If you’re a notable public figure, you don’t get murdered- you get assassinated.
No one will come to your funeral to comfort your family- they’ll go to your funeral to make some kind of social or political statement.
Your eulogy won’t be about your personality or your personal connections- it’ll be about your accomplishments and your impact on the world.
We all understand this to be the price of becoming an Important Person.
That’s why we roll our eyes when celebrities complain about being stalked by the paparazzi or asked invasive personal questions in interviews. When you decide to go out and become Someone, you’re willingly and knowingly giving up the expectation that you’ll ever again be afforded basic human courtesies like privacy, dignity, or our collective empathy.
It might be a raw deal, but it’s the price we all agree is to be paid.
And that’s just the price of being a person who does unimportant stuff like making movies or recording music. It goes double, maybe even triple, for political or religious figures.
People whose lives actually impact the rest of us in tangible and significant ways, people who make the big decisions that shape the world and decide everyone else’s place in it, people with real, actual power- those people don’t get to hide behind the idea that “we’re all just human beings”. That is not how the social contract works.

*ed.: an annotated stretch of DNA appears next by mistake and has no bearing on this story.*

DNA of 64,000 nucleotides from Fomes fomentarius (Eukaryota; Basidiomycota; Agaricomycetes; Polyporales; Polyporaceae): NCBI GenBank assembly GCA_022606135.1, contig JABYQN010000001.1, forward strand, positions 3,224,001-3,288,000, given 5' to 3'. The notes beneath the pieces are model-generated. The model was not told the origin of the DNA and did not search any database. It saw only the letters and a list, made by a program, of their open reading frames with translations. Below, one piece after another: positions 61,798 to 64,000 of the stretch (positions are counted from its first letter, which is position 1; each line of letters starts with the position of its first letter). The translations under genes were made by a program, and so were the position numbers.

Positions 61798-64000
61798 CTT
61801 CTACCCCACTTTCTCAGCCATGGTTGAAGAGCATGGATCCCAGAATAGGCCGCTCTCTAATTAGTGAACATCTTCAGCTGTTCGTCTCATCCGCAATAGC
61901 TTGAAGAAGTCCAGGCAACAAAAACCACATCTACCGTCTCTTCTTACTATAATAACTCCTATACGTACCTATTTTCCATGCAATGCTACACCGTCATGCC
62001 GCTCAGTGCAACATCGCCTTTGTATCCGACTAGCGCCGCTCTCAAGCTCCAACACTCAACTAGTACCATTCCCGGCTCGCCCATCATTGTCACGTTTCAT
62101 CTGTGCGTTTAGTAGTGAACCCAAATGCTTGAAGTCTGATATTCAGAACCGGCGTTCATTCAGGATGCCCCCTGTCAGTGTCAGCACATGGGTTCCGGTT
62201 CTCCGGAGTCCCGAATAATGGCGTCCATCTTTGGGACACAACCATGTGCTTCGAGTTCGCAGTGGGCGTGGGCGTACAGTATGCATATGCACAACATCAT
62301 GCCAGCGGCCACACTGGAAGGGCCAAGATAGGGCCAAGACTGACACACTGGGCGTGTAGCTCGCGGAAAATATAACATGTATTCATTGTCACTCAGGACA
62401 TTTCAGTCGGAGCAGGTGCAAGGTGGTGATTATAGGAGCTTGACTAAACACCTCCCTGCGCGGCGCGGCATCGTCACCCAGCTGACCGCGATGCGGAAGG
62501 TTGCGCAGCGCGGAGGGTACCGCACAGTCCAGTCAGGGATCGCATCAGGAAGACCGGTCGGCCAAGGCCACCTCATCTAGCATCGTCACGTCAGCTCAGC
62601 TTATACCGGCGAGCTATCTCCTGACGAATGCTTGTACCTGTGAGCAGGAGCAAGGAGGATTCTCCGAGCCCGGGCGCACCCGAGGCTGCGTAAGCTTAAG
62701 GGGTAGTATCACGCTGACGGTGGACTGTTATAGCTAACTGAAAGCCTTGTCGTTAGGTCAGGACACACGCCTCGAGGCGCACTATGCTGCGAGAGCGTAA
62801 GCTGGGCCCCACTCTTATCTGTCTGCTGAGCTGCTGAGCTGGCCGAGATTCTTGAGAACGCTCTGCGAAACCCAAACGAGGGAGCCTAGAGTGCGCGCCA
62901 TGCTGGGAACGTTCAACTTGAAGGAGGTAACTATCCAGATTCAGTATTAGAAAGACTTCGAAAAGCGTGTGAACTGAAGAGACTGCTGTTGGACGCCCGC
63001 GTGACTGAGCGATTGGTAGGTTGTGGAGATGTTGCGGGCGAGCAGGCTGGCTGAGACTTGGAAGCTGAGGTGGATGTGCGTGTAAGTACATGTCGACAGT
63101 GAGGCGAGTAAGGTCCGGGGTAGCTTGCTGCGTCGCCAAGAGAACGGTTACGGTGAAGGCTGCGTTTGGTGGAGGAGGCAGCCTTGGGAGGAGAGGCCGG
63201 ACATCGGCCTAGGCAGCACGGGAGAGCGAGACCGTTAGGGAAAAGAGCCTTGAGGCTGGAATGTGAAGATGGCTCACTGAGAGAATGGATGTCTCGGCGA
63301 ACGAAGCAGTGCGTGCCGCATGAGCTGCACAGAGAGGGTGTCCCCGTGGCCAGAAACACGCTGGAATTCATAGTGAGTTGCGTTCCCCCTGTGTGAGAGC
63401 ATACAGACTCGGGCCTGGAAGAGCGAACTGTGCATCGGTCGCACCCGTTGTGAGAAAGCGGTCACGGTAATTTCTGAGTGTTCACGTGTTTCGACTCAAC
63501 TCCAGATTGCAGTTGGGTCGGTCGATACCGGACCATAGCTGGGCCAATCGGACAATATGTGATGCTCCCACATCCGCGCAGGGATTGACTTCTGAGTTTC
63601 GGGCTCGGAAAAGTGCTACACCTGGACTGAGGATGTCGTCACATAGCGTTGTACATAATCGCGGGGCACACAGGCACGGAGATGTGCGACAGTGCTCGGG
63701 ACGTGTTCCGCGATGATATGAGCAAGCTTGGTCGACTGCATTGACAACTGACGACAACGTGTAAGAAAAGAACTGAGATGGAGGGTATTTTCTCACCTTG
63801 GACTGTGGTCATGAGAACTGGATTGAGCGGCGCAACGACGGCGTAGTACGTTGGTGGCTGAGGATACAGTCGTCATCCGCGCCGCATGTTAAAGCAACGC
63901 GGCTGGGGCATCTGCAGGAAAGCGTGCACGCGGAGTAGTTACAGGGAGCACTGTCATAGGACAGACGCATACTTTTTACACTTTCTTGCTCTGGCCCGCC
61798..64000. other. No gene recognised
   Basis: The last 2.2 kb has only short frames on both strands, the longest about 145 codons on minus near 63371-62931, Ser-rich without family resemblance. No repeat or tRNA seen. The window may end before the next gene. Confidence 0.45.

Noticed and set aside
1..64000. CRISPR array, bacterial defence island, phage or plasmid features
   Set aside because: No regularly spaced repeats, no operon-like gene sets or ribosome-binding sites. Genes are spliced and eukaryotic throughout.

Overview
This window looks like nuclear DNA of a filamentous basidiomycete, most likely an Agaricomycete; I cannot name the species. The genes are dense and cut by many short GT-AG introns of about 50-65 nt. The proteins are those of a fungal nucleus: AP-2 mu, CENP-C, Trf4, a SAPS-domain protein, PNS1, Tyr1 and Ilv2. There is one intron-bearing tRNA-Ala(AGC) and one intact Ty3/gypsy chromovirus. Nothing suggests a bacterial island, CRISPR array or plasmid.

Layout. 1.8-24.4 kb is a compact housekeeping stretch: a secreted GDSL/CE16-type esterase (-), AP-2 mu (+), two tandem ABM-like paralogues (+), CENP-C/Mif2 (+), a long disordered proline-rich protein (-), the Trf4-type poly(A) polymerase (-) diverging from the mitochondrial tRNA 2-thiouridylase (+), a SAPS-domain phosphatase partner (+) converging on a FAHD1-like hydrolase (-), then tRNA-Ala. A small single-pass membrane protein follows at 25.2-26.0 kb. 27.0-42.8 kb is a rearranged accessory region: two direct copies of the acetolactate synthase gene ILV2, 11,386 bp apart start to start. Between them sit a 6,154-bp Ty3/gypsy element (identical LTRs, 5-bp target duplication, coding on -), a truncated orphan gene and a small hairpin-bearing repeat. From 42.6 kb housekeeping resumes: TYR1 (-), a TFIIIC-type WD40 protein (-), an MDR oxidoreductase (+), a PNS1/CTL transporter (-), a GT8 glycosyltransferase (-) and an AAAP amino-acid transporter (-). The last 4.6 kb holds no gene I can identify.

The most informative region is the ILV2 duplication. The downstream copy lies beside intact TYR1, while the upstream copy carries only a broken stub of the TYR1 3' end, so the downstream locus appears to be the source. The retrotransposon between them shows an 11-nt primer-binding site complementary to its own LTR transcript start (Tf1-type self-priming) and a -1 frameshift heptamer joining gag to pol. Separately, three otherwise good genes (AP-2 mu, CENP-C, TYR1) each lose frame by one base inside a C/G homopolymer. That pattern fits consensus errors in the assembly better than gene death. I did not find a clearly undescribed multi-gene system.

It’s completely acceptable, per the agreed-upon social contract, to hope that Donald Trump dies of COVID-19.
It’s totally fine to plan a party in celebration on the day his funeral is held. Hell, you could go piss on his grave if you want to. It’s fine.
It might still be petty and meanspirited and un-Christian, but it’s certainly not the same as doing all this in response to hearing that an ordinary person had a potentially life-threatening virus.
Donald Trump is not an ordinary person.
He is, first and foremost, the President of the United States of America. None of us look at Donald Trump and see just a man, nor should we be expected to. We look at him and we see the embodiment and representation of either American ideals, or their total destruction. Either way, there’s a lot tied up in the idea of Donald Trump, and none of it meshes with the notion that he’s “just a human being” like the rest of us.
It doesn’t matter if he has a wife and children and friends that care about him, because he’s not our husband or our father or our friend.
He’s our most important political figure, and in wishing for his death, we’re merely treating him as such. He knew what he was getting into when he decided he wanted to run the country. He knew he was opening himself up to our scrutiny, our derision, our harsh judgment, and even our ill-wishes.
We’re allowed to want him to die.
Go on with your tut-tutting and your finger wagging, if it makes you feel like a better person. But just know that the rest of aren’t going to feel shamed, because we know we’re well within our rights. You’re allowed to think we’re awful, and to pull out that old “so much for the tolerant left” soundbite.
But at the end of the day, to quote the man himself, “It is what it is.”